Last Supper in every poem

September 30, 2018

Tea and books

Each time there is writing. No writing opens a passage without this bodily violence. How otherwise does one explain the charge – others would say the investment – the libidinal, even narcissistic charge that everyone brings to his own texts? It is my body, this is my body. Every poem says, “This is my body,” and the rest: drink it, eat it, keep it in memory of me. There is a Last Supper in every poem, which says: “This is my body, here and now.” And you know what comes next: passions, crucifixions, executions. Others would also say resurrections.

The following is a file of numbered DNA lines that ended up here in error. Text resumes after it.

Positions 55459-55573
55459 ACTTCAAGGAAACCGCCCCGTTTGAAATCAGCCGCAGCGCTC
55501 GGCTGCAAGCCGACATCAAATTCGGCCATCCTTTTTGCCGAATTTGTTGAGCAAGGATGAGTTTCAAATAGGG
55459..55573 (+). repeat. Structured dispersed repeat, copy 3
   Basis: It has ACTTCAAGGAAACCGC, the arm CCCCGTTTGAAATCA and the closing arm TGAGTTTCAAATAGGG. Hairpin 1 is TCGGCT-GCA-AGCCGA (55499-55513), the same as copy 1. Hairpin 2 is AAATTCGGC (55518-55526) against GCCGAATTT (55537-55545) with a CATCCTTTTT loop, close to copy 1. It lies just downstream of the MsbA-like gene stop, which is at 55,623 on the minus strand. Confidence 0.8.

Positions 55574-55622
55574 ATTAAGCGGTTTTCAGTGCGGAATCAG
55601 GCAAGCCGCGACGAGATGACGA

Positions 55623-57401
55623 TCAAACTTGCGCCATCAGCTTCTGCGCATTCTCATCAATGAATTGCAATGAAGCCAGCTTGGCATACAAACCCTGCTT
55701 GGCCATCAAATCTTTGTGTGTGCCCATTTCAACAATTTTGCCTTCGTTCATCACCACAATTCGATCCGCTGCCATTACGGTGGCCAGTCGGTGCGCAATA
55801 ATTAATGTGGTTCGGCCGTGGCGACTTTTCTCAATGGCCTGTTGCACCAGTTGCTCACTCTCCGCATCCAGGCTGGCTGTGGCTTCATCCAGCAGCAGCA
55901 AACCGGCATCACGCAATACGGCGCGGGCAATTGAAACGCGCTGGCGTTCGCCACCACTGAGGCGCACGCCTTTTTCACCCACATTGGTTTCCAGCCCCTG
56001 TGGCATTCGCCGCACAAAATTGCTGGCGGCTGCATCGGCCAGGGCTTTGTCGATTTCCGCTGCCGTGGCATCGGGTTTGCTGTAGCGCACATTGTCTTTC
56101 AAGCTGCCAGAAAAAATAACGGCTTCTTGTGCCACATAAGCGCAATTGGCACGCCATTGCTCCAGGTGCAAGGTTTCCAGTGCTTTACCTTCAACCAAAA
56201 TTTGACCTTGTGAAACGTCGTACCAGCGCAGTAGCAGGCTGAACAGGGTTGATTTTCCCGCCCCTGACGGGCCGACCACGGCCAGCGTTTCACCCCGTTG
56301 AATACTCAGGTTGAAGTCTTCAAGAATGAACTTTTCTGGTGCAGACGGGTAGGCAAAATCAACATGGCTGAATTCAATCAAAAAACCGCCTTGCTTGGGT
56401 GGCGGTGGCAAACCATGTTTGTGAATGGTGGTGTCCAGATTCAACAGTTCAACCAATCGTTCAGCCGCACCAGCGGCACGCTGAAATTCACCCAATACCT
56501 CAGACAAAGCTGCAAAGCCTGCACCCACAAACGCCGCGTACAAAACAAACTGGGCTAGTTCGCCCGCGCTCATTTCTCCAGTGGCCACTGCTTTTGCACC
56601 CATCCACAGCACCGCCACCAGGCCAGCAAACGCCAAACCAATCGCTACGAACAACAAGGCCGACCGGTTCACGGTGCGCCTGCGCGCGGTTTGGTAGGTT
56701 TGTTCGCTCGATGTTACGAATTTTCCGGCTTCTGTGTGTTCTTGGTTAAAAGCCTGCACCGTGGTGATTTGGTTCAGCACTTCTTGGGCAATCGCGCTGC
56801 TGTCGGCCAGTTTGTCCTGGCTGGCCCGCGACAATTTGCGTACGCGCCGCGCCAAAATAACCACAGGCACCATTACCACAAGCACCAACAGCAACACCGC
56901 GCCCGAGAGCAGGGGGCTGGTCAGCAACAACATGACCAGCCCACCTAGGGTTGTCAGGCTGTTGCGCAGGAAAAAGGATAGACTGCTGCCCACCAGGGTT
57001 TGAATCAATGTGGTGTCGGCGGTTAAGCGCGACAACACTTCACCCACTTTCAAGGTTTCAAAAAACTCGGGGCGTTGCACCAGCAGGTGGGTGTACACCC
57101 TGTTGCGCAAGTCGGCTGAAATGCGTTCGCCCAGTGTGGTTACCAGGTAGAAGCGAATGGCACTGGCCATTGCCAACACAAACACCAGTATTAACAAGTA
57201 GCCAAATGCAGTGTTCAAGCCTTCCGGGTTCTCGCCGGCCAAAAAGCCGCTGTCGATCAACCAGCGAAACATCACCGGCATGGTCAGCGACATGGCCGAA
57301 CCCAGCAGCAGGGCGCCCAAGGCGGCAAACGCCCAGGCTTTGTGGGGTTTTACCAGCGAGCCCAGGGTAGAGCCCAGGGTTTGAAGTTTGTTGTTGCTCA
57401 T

Jacques Derrida,
Rams: Uninterrupted Dialogue–Between Two Infinities, the Poem
From: Sovereignties in Question: The Poetics of Paul Celan

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